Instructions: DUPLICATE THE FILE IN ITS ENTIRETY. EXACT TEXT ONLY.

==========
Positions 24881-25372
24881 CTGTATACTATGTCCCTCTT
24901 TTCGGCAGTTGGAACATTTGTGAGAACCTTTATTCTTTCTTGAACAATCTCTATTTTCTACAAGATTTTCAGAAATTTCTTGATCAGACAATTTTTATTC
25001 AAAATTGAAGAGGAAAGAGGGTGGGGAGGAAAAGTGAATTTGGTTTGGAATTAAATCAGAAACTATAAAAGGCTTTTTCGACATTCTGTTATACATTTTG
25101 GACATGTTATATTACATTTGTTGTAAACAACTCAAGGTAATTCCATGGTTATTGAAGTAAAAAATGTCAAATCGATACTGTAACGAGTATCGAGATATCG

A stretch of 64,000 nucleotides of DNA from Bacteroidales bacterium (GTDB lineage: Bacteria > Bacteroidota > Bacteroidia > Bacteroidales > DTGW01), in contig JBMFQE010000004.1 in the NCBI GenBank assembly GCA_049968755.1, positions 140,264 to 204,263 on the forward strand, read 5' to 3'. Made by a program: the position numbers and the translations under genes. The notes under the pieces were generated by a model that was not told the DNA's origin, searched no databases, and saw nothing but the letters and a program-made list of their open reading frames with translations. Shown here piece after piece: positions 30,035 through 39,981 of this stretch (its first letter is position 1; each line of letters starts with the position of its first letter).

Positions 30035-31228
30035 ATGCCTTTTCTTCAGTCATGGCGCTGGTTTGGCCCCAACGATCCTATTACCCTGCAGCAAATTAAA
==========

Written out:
Positions 24881-25372
24881 CTGTATACTATGTCCCTCTT
24901 TTCGGCAGTTGGAACATTTGTGAGAACCTTTATTCTTTCTTGAACAATCTCTATTTTCTACAAGATTTTCAGAAATTTCTTGATCAGACAATTTTTATTC
25001 AAAATTGAAGAGGAAAGAGGGTGGGGAGGAAAAGTGAATTTGGTTTGGAATTAAATCAGAAACTATAAAAGGCTTTTTCGACATTCTGTTATACATTTTG
25101 GACATGTTATATTACATTTGTTGTAAACAACTCAAGGTAATTCCATGGTTATTGAAGTAAAAAATGTCAAATCGATACTGTAACGAGTATCGAGATATCG

A stretch of 64,000 nucleotides of DNA from Bacteroidales bacterium (GTDB lineage: Bacteria > Bacteroidota > Bacteroidia > Bacteroidales > DTGW01), in contig JBMFQE010000004.1 in the NCBI GenBank assembly GCA_049968755.1, positions 140,264 to 204,263 on the forward strand, read 5' to 3'. Made by a program: the position numbers and the translations under genes. The notes under the pieces were generated by a model that was not told the DNA's origin, searched no databases, and saw nothing but the letters and a program-made list of their open reading frames with translations. Shown here piece after piece: positions 30,035 through 39,981 of this stretch (its first letter is position 1; each line of letters starts with the position of its first letter).

Positions 30035-31228
30035 ATGCCTTTTCTTCAGTCATGGCGCTGGTTTGGCCCCAACGATCCTATTACCCTGCAGCAAATTAAA